For all its comically bad prose and cloying eulogies to female anatomy, Our Bodies, Ourselves was in its day a solution to women's problems. In our own day it is the problem. First published in 1970, in a cheap offset edition by twelve Boston friends who sought to free their sex from dependence on doctors and husbands, it became an icon of the age. Now published by Simon & Schuster and 600 pages longer, this women's health classic has become a compendium of the curses and clichés that beset modern feminism—curses and clichés that feminism must discard or else render itself obsolete.
Take the attack on beauty with which the new edition opens. Couched as it is in the analysis of magazine ads, it will strike anyone who has visited a typical freshman composition course as darkly familiar. "Look at this Calvin Klein ad of a woman in a classic submissive pose," we read in Our Bodies, Ourselves: "Her fingers cover her mouth, another sign of submission … Her eye make-up is so dark and heavy that her eyes seem bruised …" She is simply "an object to be used," a creature for the "male gaze." As, indeed, is any woman who looks attractive or dresses agreeably; after all, according to the Boston Women's Health Book Collective, "the main reason that women try to 'improve our appearance' is to attract and win the approval of men."
This is the opposite of what Judy Norsigian, the collective's executive director, implied at a workshop last May. In a discussion of cosmetic surgery she lingered over the tale of a young man who'd begged her for advice on how to dissuade his girlfriend from buying breast implants. Far from seeking silicone to appeal to her man's sense of beauty, the young woman was defying him in order to appeal to her own—and to that of her sorority sisters, she told him. Right or wrong, this is what women do regularly. That women's interest in their appearance lies largely in wanting to please men is a myth, and one that should be retired without further ceremony. In the same way that women decorate a dorm or a dining room, they decorate themselves. As the painter Friedensreich Hundertwasser contended, any artist's first canvas is himself—or herself. We have, he claimed, "three skins: … our natural skin, our wardrobe, and our house." And if we have any aesthetic instinct at all, we attend to each one. To argue, like the authors of the book, that "men look (active), and women receive their gaze (passive)" is to mistake the female sex. The majority of men take little notice of their girlfriends' finer aesthetic improvements—the fresh manicure, the dropped dress size, the new halter top. Women notice more than men do, and they often appreciate the same things that men do.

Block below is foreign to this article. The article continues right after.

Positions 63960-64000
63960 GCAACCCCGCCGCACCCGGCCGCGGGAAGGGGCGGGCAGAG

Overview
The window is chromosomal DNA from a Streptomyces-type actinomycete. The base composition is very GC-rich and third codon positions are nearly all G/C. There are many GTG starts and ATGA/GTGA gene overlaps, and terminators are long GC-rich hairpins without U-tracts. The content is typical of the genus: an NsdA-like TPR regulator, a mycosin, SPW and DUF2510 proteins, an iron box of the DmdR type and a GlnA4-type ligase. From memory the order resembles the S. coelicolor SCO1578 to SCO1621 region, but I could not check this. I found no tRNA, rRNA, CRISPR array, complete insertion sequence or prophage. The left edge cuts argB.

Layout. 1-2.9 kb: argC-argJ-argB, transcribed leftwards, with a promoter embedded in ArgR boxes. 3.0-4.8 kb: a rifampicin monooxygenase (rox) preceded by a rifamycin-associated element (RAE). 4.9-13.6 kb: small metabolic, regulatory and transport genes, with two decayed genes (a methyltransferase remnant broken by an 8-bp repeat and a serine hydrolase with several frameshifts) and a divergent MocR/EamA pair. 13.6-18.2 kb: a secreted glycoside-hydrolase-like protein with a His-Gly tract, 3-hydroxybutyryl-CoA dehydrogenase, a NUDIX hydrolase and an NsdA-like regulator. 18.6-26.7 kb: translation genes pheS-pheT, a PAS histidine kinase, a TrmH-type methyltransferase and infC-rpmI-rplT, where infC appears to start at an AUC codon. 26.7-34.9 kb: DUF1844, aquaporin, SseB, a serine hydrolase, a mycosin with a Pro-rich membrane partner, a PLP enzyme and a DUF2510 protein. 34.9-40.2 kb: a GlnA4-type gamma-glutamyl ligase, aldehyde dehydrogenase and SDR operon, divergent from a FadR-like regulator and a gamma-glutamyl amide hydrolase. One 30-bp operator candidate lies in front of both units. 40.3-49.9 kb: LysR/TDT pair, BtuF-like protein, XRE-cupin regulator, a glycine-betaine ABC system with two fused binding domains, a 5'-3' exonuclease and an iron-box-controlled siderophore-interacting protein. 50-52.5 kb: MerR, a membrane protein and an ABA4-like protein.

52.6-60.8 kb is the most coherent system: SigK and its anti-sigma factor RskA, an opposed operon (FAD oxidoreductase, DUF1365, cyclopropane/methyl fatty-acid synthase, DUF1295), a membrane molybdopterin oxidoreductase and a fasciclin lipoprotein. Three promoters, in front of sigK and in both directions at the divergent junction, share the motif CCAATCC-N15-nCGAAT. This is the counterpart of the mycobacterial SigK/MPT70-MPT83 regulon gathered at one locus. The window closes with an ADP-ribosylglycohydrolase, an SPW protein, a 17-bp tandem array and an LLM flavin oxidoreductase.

I would wager that most women, if they were honest, would say they like the Calvin Klein model in Our Bodies. She looks vulnerable, to be sure—but we cherish vulnerability in our fellow creatures. What is more affecting than a picture of a sensitive cowboy or a doe-eyed street kid; what sells calendars faster than a forlorn kitten?
It is not freedom from beauty that needs defending but freedom for beauty. How often we hear academics say of a female colleague behind her back, "How can she expect to be taken seriously if she dresses like that?" In feminist circles "pretty" is a term of insult. It is as though one had to choose beauty or truth, style or substance.
Which brings us to another myth propagated by Our Bodies, Ourselves: female solidarity. In many cases women have more to fear from other women than from men. This is a truth strenuously resisted by feminists who pretend that all women are compassionate, supportive, and united against men. It is a truth resisted by the surpassingly hokey and misleading use of the word "us" throughout Our Bodies, as in "Some of us may not have our full clitoris intact due to clitoridectomy." If we thank the book's "tone and voice editor" (one Zobeida Bonilla) for such anomalies of speech, we also thank its ideologues for assumptions like the one that women make friendlier doctors than men—or more generous lovers. Such sentimentalization is really a form of infantilization—akin to caricaturing indigenous people as "noble savages" or destitute people as "the virtuous poor." We frequently attribute greater goodness to people we consider less complex or sophisticated than the norm. It's how we compensate them for our essential condescension.